Continue reading “Energy Storage: From Gasoline to Ultracapacitors”

Two Face’s Take on Punishment: Dish it Out By Chance

twofaceA couple of days ago I posted part one of my article examining whether our method of punishing criminals leads to imprisonment based on what are seemingly random events. If you haven’t read that article and you have some time, you can check it out here:  Do We Imprison People Randomly? Without having read that article, what follows may lack context and may make little sense.

Last night I was watching the recent DVD release “The Dark Knight”. If you haven’t seen it, it’s a must see. It’s about as good as it gets if you like action or super hero movies. But if you fall into that category, you’ve probably already seem this film, so the point is moot.

Towards the end of the movie, the rookie villain Two Face holds a gun to a young boys head and prepares to flip a coin to determine the boy’s fate. As he holds the coin in his hand he says:

“The world is cruel. And the only morality in a cruel world is chance. Unbiased. Unprejudiced. Fair.”

Continue reading “Two Face’s Take on Punishment: Dish it Out By Chance”

Do We Imprison People Randomly?

Punishing Consequences or State of Mind: An Examination of the Driving Force Behind the Criteria Used for Criminal Punishment – PART 1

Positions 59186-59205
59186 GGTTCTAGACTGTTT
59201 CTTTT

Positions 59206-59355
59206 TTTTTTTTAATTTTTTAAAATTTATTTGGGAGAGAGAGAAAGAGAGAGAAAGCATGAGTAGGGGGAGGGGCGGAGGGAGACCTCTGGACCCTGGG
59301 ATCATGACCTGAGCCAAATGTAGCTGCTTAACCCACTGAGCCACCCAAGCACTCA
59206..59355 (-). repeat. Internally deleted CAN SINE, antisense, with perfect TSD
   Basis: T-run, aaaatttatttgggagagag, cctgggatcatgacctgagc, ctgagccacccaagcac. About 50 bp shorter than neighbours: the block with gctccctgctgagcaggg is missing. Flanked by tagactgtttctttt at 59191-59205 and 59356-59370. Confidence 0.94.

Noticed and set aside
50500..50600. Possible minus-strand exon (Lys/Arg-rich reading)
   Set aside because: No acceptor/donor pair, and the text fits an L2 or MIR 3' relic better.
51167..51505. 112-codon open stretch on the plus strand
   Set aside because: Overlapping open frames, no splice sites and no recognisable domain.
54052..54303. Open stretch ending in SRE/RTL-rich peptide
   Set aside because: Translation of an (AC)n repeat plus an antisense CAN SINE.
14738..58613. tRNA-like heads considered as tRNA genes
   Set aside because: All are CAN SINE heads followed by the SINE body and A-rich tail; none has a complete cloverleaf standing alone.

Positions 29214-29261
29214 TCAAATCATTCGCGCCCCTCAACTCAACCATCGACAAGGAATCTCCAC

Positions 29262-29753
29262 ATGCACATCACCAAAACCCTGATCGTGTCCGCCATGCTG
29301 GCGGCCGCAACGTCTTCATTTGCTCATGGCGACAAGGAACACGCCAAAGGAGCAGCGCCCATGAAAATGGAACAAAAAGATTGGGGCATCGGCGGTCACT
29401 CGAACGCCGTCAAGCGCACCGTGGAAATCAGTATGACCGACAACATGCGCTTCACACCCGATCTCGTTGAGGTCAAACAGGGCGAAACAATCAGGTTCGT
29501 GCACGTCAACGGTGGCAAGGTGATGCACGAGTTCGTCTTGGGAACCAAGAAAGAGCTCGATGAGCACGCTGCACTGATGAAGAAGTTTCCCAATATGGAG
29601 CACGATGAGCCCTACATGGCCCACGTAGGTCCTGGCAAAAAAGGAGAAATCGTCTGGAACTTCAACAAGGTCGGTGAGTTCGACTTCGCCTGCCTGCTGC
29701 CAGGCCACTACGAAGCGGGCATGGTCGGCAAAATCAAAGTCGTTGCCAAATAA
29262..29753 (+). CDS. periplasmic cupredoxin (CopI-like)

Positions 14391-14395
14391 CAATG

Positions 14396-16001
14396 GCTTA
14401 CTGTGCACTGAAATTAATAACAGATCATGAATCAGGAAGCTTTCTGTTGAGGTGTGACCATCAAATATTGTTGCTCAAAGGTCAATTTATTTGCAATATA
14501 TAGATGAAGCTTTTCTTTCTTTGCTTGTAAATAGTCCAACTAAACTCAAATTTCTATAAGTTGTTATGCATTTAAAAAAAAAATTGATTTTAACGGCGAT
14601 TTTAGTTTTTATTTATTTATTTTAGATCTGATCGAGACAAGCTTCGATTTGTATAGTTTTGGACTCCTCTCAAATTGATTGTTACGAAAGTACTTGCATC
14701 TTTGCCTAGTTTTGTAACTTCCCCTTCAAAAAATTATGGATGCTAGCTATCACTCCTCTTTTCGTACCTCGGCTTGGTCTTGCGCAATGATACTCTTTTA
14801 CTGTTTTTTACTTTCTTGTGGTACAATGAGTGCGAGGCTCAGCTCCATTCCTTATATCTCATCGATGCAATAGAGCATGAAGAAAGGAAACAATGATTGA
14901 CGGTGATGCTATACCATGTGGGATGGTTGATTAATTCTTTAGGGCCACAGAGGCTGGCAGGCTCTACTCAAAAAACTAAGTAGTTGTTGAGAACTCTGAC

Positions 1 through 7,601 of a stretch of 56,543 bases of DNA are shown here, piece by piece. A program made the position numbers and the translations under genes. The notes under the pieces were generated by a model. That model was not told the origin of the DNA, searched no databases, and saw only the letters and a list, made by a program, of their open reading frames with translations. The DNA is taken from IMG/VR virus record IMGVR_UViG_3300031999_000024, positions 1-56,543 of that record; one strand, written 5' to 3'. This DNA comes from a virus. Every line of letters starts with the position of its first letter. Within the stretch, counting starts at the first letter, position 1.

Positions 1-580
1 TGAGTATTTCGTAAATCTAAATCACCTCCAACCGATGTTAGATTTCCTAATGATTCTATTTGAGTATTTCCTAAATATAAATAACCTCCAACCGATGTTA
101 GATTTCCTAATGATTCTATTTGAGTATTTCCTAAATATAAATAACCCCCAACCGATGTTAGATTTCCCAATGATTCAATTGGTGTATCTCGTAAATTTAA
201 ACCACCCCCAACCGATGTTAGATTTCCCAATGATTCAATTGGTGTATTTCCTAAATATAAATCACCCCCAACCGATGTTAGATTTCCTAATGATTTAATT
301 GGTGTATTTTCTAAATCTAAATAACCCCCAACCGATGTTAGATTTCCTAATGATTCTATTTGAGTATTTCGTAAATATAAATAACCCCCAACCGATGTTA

On a pleasant spring day, two men go out hunting. They both have a history of heart problems and have both had a heart attack within the past year. As they are walking through the forest a loud bang from another hunter startles them and triggers another heart attack in each hunter. Their fingers involuntarily clench the triggers of their rifles. One of them fires a stray bullet into the dirt. The other fires a bullet that travels two-hundred feet to where another hunter is hiding the bushes. The stray bullet strikes this third hunter in the head. Should the hunter responsible for discharging the bullet that ultimately killed a person be punished differently from the hunter that shot the bullet into the ground? Stated differently, as a society, how do the mere consequences of a defendant’s actions bear on our punishment of his crime?

Continue reading “Do We Imprison People Randomly?”